Human Resources

From employment law to compensation and benefits, FMLA and hiring and firing and more, Business Management Daily provides comprehensive Human Resources updates.

Discover how your colleagues – and competitors – are dealing with discrimination and harassment, employment law, benefits programs, and more.

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A salesman for Spring Hill Ford in East Dundee sued the company for race discrimination after he was fired for tardiness. Harland Creal admitted reporting to work 45 minutes late one afternoon in May 2005, but said his supervisor reprimanded him on the showroom floor and then became angry and orally abusive ...

Some employers use personality or psychological tests to screen applicants and employees being considered for jobs or promotions. Proponents say personality tests are an economical way of screening employees. However, critics argue that these tests might not accurately reflect an individual’s honesty, integrity or other personality traits. Others say the tests violate the employee’s privacy ...

Pharmacists who oppose abortion and object to dispensing Plan B emergency contraception will not have to do so as a result of a binding agreement reached with the state in October ...

Employees who can’t tell their employers they have serious health conditions may still put their employers on notice—and trigger their FMLA rights. “Unusual” behavior alone can be enough to notify a reasonable employer that an employee may have a serious health condition. That unusual behavior can include shouting at a supervisor, a panic reaction or other sudden emotional outbursts ...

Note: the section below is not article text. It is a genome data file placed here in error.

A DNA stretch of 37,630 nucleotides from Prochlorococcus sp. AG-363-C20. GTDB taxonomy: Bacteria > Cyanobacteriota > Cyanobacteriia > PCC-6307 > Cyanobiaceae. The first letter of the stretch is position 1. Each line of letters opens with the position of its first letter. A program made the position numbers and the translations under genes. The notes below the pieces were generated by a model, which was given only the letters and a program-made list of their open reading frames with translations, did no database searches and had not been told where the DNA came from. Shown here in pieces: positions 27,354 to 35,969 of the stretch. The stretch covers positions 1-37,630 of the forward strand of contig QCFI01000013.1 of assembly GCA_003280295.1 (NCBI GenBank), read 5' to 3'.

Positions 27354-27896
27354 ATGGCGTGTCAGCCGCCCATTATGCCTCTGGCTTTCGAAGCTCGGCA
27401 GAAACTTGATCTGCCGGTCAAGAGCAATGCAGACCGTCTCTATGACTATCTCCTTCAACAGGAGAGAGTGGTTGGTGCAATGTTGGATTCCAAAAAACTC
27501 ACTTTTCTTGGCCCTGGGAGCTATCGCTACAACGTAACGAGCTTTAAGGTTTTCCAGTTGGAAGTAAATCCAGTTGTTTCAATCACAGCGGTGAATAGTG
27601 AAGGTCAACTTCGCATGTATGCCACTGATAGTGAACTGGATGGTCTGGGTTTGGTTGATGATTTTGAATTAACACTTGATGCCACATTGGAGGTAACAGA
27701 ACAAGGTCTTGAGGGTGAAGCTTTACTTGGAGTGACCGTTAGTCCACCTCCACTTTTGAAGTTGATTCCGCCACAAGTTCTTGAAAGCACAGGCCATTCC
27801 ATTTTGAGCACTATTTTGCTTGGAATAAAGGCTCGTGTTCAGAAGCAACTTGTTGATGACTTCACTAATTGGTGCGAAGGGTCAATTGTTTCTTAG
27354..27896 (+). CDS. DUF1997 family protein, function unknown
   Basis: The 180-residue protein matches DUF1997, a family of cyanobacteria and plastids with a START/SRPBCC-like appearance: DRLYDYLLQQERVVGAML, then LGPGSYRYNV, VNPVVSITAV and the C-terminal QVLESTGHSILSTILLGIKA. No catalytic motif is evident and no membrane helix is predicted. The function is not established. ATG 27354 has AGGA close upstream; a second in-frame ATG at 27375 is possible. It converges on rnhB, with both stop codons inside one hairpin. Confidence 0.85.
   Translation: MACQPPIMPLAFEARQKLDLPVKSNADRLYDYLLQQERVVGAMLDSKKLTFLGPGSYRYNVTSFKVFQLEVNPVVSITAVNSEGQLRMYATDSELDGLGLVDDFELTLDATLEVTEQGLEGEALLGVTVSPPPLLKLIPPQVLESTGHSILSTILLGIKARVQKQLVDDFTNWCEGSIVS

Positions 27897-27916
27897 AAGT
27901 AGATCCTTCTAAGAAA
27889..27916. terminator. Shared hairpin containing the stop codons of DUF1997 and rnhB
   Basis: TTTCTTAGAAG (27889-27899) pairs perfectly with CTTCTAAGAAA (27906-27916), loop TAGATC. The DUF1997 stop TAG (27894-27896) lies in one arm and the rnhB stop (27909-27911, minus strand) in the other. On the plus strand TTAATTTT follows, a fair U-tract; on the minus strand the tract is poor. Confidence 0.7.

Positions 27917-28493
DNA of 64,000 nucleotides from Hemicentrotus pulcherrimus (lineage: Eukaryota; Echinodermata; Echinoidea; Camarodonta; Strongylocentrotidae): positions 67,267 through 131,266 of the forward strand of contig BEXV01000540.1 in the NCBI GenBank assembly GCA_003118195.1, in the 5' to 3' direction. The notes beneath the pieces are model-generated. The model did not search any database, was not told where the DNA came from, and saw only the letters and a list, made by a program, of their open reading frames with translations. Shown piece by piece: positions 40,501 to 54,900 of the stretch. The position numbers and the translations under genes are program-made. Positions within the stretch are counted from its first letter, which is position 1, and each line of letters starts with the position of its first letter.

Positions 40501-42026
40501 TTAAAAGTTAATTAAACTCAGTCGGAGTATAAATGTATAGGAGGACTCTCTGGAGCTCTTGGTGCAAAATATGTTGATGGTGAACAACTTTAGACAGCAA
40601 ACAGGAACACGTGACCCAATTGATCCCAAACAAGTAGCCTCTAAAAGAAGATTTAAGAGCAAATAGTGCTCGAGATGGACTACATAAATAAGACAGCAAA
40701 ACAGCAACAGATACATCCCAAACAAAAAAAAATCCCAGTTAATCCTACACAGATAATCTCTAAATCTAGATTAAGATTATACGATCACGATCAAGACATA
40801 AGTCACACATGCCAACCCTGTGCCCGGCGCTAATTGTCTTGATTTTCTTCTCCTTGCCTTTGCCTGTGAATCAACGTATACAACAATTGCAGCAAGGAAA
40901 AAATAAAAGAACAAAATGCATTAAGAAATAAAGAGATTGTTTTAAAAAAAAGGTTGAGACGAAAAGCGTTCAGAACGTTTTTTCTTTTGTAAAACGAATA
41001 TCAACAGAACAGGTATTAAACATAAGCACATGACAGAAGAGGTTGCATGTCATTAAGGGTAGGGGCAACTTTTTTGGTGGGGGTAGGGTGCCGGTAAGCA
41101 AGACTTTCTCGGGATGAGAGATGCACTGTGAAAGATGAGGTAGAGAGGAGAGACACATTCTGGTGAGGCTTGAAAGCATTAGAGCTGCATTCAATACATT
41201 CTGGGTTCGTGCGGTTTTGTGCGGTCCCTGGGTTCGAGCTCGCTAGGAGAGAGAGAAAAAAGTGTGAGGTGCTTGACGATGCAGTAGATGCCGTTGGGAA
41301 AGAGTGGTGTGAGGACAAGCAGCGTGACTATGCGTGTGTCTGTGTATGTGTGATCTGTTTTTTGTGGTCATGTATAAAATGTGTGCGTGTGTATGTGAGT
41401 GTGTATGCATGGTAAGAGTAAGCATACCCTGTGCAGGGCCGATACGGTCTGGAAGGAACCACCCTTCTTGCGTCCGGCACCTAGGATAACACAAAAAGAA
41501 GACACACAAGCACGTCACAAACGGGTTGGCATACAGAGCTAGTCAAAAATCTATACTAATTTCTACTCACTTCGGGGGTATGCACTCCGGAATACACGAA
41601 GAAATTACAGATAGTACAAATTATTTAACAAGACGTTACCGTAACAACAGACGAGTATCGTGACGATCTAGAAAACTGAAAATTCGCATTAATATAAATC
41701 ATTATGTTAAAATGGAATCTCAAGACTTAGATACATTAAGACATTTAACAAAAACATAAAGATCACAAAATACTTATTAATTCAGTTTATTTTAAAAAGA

Has your organization lost a previous race discrimination lawsuit? Ouch! You can bet some of your employees filed away that information for future use. However, you can take heart in a court’s recent decision that having previously lost a discrimination suit doesn’t constitute “proof” that your organization continues to discriminate—unless the new case deals with exactly the same type of alleged discrimination ...

Does your organization have a rule against removing company documents from the workplace? If not, consider adding one. Documents should remain on the premises, and allowing them to “walk” can spell big trouble. For example, employees may be tempted to remove and copy documents they think will aid a later lawsuit against the company ...

Here’s a bit of good news for employers facing an EEOC sexual harassment investigation: A federal court has concluded that, in a pattern-and-practice lawsuit, the EEOC still must show that each and every woman it claims was subjected to a hostile work environment actually experienced the harassment ...

While being the only Hispanic, black or woman in a workplace may be uncomfortable, it doesn’t show that your employer practices discrimination. It takes more—such as statistical proof that the local labor pool includes other members of the employee’s protected class and that the organization employs a disproportionately lower number than should be on the payroll ...

If your organization uses a probationary period to test out employees before making permanent hiring decisions, know that you can—and perhaps should—expect more during that period than you may later. It’s not unreasonable to expect new employees to be on their best behavior ...

That old stalwart of HR paperwork—the I-9—finally got its much-anticipated face lift. On Nov. 7, the U.S. Citizenship and Immigration Services issued a new version of the Employment Eligibility Verification Form (Form I-9). Start using it now!

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